Welcome to the From Silents to Satellite files. In the second of what we hope to be many interviews and articles from John William’s original magazines From Silents to Satellite, here is an interview conducted by John Williams with film director Terence Young with the filmmakers’ memories of composer John Barry. John Mansell.  


By John Williams. © 1992/2021. Originally published in Issue 15/16 of From Silents to Satellites.

(Transcribed and edited for MMI by John Mansell © 2021)

Depending on which Bond film you saw first was pivotal on which was your favourite Bond and film. The first film I actually saw was a double bill (remember them?). This was two films on one programme and it was Dr. No and From Russia with Love, and what a splendid three hours or so of entertainment it was. I have always felt that apart from being the first Bond movies I saw that they were also well made by director Terence Young. I spoke to the director about his working relationship with John Barry.


John Williams.

When did you first meet with John Barry?

Terence Young.

He came into our lives when we were making Dr. No, We already had another composer doing the music for the movie which was alright, but we did not have anything exciting for the title music. I think it was someone at Chappell music that said to us you must listen to John. He had a band at the time called the John Barry Seven, and he came in and wrote what is now the James Bond theme. But after this the studio became awfully wary of him, they thought he was too young and in-experienced in film music. I had a little bit to do with him finally doing the score for From Russia with Love.

I recall somebody wanted Lionel Bart to write the music, I already knew Lionel and had done for many years, I had used a song of his for a movie I directed called Serious Charge, which was sung by Cliff Richard in the film was called Living Doll, and its still popular all these years later. I said that if they thought John was inexperienced then so was Lionel, and I think we owe it to John to give him a chance. Harry Saltzman wanted Lionel, or at least was very keen on the idea of him writing the music and I was aswell, I liked Lionel a lot, but still could not understand why they were doing down John because he was in-experienced. If they were going to ask Malcolm Williamson to write the music that would be understandable as he was experienced and classically trained. Cubby Broccoli was on my side and in the end, it was two against one, I think Cubby was the decider we should go with John. But in the meantime, Harry had said yes to Lionel doing the music, and that is why Lionel wrote From Russia with Love, which was and still is a charming song. Recently I was running the film in French for some students and my God, the music is awfully good. In fact there is a couple of scenes in it where John has created the sound for the rest of the Bond series.  There is a big action scene, where a shoot out takes pace at the gypsy camp, the music I am sure has been used in other Bond movies, it’s very exciting stuff. He wrote a hell of a good score, and then thankfully they gave a picture to do on his own which was Goldfinger. He did a great job on that and wrote that famous title song.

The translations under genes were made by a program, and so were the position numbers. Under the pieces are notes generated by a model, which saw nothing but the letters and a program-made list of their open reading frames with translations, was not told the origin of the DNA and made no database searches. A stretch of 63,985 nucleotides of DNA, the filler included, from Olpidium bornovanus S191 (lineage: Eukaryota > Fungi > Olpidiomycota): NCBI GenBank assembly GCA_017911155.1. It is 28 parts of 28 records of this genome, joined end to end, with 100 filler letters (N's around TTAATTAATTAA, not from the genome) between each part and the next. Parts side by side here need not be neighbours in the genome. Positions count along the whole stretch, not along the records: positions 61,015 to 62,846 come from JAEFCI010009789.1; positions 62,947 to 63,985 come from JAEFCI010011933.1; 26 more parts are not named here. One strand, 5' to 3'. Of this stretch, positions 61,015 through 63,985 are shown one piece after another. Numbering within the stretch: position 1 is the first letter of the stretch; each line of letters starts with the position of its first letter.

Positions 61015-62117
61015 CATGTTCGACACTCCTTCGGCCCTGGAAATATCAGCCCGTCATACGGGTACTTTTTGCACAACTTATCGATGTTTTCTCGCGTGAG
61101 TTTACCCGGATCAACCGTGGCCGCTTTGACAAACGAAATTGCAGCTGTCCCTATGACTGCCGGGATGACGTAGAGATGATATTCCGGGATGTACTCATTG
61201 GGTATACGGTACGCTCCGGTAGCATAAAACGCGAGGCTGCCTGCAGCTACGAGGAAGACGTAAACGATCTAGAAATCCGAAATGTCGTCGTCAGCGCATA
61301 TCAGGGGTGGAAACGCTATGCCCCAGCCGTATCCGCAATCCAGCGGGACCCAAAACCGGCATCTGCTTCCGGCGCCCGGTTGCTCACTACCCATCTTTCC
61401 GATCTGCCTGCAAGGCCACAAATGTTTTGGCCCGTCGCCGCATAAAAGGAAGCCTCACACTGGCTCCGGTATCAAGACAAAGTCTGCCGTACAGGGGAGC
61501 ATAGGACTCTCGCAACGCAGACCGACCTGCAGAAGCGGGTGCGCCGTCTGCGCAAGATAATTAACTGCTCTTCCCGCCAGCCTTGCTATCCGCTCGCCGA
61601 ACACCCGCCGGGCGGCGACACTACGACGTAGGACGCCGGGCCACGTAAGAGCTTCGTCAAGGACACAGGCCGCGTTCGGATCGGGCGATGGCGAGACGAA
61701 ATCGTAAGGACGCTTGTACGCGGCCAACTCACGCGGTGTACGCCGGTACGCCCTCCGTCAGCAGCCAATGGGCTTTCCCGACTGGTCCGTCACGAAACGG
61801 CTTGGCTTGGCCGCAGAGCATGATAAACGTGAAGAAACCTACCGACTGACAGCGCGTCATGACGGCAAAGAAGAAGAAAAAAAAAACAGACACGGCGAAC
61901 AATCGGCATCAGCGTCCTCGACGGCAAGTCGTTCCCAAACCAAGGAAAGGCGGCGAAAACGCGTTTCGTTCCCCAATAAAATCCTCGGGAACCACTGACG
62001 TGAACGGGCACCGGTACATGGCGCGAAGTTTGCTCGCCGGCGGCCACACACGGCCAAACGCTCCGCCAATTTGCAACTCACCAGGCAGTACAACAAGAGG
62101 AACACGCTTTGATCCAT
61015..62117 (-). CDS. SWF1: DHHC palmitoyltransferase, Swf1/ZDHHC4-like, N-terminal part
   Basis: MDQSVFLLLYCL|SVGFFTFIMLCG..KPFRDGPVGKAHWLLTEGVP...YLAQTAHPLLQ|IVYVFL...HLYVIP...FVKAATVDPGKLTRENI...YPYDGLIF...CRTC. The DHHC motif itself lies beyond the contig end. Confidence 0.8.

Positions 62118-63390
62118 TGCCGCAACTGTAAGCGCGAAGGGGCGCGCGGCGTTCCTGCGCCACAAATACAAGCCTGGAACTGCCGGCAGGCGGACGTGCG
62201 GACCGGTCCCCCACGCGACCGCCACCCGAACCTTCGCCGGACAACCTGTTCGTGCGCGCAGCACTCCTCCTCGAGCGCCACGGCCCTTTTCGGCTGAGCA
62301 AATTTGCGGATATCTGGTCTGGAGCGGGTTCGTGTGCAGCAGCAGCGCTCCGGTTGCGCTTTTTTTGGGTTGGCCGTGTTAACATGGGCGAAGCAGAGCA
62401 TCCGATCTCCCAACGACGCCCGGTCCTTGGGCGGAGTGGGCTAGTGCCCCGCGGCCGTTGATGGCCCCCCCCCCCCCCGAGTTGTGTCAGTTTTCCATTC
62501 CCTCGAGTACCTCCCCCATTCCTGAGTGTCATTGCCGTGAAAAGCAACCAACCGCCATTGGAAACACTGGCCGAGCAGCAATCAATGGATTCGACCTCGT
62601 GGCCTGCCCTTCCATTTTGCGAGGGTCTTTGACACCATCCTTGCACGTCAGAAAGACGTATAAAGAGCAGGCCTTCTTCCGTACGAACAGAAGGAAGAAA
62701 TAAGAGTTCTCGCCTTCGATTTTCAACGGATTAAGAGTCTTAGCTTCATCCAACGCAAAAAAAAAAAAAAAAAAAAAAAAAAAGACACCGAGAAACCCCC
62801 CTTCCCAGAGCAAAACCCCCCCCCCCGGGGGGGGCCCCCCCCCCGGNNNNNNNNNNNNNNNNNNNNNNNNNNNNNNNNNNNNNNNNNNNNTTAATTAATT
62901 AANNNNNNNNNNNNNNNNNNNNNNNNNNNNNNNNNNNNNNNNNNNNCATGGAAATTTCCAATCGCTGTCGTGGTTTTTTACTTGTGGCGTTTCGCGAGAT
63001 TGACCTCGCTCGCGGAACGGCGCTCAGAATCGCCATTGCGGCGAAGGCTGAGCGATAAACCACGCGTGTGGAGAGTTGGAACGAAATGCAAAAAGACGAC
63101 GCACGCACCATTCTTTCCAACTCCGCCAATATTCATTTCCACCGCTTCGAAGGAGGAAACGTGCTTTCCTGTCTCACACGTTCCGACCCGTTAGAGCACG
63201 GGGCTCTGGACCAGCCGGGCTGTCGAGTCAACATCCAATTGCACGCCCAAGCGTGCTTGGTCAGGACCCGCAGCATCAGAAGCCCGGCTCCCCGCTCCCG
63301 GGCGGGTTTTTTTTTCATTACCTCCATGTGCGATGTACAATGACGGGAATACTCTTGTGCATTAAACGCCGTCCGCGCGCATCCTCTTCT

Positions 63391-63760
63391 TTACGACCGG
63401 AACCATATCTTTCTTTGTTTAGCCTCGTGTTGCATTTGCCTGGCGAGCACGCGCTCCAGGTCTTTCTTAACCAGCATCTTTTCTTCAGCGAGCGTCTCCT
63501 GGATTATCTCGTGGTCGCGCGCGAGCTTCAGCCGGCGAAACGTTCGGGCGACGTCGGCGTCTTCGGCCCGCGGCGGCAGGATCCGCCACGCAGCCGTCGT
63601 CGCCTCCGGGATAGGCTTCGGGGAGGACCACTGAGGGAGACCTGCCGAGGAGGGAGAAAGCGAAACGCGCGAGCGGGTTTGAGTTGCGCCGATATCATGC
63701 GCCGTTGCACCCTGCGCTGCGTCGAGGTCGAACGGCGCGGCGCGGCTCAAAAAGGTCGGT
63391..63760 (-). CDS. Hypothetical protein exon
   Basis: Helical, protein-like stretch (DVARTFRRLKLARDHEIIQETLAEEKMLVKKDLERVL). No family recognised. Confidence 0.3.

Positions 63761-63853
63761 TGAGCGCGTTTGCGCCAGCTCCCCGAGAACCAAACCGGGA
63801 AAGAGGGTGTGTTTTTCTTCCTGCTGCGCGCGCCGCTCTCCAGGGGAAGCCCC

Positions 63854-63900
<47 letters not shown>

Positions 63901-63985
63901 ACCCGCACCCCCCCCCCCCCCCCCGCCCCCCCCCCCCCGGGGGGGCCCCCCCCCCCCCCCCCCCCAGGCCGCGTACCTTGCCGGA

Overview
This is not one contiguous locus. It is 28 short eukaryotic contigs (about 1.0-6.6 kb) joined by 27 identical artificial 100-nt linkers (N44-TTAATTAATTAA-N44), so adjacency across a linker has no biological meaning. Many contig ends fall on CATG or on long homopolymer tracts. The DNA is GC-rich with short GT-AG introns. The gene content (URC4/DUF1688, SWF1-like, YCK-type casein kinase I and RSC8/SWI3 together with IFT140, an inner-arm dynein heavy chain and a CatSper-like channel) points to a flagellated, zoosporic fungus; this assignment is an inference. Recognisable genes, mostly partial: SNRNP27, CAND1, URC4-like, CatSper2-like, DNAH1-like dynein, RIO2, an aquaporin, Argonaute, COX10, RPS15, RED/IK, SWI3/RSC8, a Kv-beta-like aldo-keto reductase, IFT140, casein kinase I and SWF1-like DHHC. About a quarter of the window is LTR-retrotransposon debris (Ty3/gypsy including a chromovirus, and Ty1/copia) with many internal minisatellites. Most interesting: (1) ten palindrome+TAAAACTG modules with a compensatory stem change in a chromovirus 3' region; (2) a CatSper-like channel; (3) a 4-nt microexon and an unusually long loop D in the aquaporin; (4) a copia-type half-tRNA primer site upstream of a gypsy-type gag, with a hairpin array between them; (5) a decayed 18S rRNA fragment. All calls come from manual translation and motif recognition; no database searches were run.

Yes, I think he rates it as the best Bond score as well. On the next Bond you directed Thunderball, there was a song called Mr Kiss Kiss Bang Bang, which was going to be the title song wasn’t it?


Yes they wanted to get the title song in because the song had helped Goldfinger so much. It was one of the most popular things about the movie and they wanted to repeat the success with Thunderball which was ok but a bit repetitive, I remember when I first heard it I said it sounded more like “Thunderfinger”, John laughed and said well you know I gave them what they wanted. John is a brilliant musician, absolutely brilliant.  I think his work in Hollywood has been very distinguished, and his music for Out of Africa was extremely well done.



On a personal level I have always felt From Russia with Love to be the ultimate Bond film.  

TY. It’s the best Bond film. Dilys Powell said that when she talks to critics about James Bond movies it’s the one that they all remember. She analysed it by saying it was the best story he ever wrote, the only book by Ian Fleming that you could read without thinking that you were reading down a little bit. It’s a very well written book, very exciting characters and she also said the film was so well cast. As well as Sean Connery, who was then only just getting into the skin of James Bond, there was Pedro Armendariz and Robert Shaw.


I thought the girl (Daniela Bianchi)was very good as well.

TY. The girl was extremely good, and very attractive, anyway it worked, and that was the main thing. John Barry is a marvellous guy and I have enormous admiration for him.



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